The day after my firstborn got married. I’m about to slip into a coma, so you just enjoy a leisurely read while I visit the afterlife. I promise to give the full scoop about that next week – if I decide to come back (if they let me come back, I’m not sure how it works down there).
The final project I had to complete for the wedding was a doozy: the montage video.
You know, that sentimental movie playing in the entryway of the reception showing the bride and groom as they grow up, meet, fall in love and live happily every after. It lasts about twenty sappy minutes and you watch it, sigh and say, “Ahh, how sweet!” then go eat free cake.
What you probably don’t realize is that twenty-minute flick represents hours and hours of meticulous, painstaking work. Finding, gathering, organizing, editing, scanning, converting, correcting and digitizing piles, boxes, folders and files of photos and video footage spanning a lifetime. And that’s all before you actually even start creating the video!
I’ve made three of these suckers in recent months: one for my teenage son’s Eagle Scout Court of Honor, one for my mom’s retirement party, and one for my daughter’s wedding. My sister wanted me to make another one for my parent’s 50th wedding anniversary party a few weeks ago, but I just couldn’t do it in combo with wedding preparations.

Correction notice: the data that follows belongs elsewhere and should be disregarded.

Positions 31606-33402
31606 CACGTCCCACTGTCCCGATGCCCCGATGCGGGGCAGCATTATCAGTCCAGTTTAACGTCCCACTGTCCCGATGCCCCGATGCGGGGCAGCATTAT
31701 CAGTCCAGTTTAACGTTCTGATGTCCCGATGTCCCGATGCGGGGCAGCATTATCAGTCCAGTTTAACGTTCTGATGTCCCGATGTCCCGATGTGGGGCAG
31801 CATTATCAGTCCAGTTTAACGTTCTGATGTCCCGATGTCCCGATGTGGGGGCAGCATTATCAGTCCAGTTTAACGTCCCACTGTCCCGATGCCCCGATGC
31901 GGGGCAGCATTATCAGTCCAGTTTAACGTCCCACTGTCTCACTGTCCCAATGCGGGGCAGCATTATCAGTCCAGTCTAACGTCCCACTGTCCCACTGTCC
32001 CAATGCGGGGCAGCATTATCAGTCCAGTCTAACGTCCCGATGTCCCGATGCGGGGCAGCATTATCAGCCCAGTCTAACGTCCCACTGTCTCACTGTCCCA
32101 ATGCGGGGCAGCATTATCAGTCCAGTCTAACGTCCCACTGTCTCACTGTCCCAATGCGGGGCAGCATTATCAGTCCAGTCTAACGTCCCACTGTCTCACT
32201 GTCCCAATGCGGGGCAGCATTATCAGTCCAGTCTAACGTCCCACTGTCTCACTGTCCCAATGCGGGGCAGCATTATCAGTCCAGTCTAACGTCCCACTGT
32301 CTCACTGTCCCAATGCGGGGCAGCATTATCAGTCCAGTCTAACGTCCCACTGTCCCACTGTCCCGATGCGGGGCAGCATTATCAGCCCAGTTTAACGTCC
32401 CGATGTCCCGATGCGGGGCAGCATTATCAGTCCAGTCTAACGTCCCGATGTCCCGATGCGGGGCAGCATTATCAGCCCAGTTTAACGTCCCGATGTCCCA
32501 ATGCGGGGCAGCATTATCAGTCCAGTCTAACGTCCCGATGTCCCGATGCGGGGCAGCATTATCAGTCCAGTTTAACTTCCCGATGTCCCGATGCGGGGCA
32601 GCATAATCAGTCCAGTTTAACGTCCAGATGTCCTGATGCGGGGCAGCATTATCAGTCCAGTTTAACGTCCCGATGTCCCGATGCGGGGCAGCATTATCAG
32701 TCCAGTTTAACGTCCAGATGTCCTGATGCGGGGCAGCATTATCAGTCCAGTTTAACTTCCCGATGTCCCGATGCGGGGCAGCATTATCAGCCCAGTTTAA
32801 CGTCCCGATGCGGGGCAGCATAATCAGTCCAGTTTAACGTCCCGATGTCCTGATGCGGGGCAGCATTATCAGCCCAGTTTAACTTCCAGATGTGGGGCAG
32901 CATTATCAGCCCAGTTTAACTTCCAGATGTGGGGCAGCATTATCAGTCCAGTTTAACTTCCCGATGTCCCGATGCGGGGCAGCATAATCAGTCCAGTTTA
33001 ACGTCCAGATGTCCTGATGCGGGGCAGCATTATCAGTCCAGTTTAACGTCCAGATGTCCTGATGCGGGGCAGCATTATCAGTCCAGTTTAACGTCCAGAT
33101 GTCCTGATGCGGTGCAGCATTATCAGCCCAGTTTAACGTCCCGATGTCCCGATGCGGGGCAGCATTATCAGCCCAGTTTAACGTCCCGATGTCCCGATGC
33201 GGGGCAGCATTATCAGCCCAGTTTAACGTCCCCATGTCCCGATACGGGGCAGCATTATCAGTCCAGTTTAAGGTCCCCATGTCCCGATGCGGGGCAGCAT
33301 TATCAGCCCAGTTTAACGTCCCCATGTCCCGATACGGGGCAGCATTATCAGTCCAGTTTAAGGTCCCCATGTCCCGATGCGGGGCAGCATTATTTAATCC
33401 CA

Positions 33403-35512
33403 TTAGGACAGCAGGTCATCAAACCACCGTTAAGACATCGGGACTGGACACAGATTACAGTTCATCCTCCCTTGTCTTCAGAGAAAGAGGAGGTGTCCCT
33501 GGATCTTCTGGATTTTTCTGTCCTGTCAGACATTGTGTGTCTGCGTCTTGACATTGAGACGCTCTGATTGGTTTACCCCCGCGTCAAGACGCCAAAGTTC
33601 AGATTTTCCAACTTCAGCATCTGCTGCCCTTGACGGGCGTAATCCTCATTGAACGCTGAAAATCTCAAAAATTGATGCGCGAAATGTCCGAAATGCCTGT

Life has just had too many freaking special occasions lately!
If these videos are so much work, one might wonder why freaks like me do it. Well, the finished project may provide twenty minutes of amateur entertainment for viewers, but the process of working on the videos has provided me with a priceless experience. These projects have been timely for me because I’m at a crossroad.
My life is changing fast.
My kids are growing up and going away (and so is my memory). I’m in mid-life crisis mode where I wonder about my life and what I’ve done with it so far. Then I see it in pictures.
As I organized materials for my son’s video, I found pics of him as a little boy sitting on my lap, holding my hand, hugging and snuggling me. I remembered for a moment how it felt to be allowed into a circumference near his physical being, and included affection. As I put photos in order and set them to a soundtrack, I watched my boy grow up before my very eyes, which were spouting tears.
In the process of gathering and organizing materials for my mom’s video, I came across video footage from the years Mom had us perform as kids in a singing group wearing matching pinafores, then later as young adults in a cover band with matching permed mullets.
I didn’t know if I’d have enough time to make a video for my daughter’s wedding, but this last week I cannibalized even more sleeping hours to crank one out for the occasion. I’ll sleep when I’m dead, right? But when I die I’ll know I lived a full and meaningful life, because I set it to music and compiled it on video.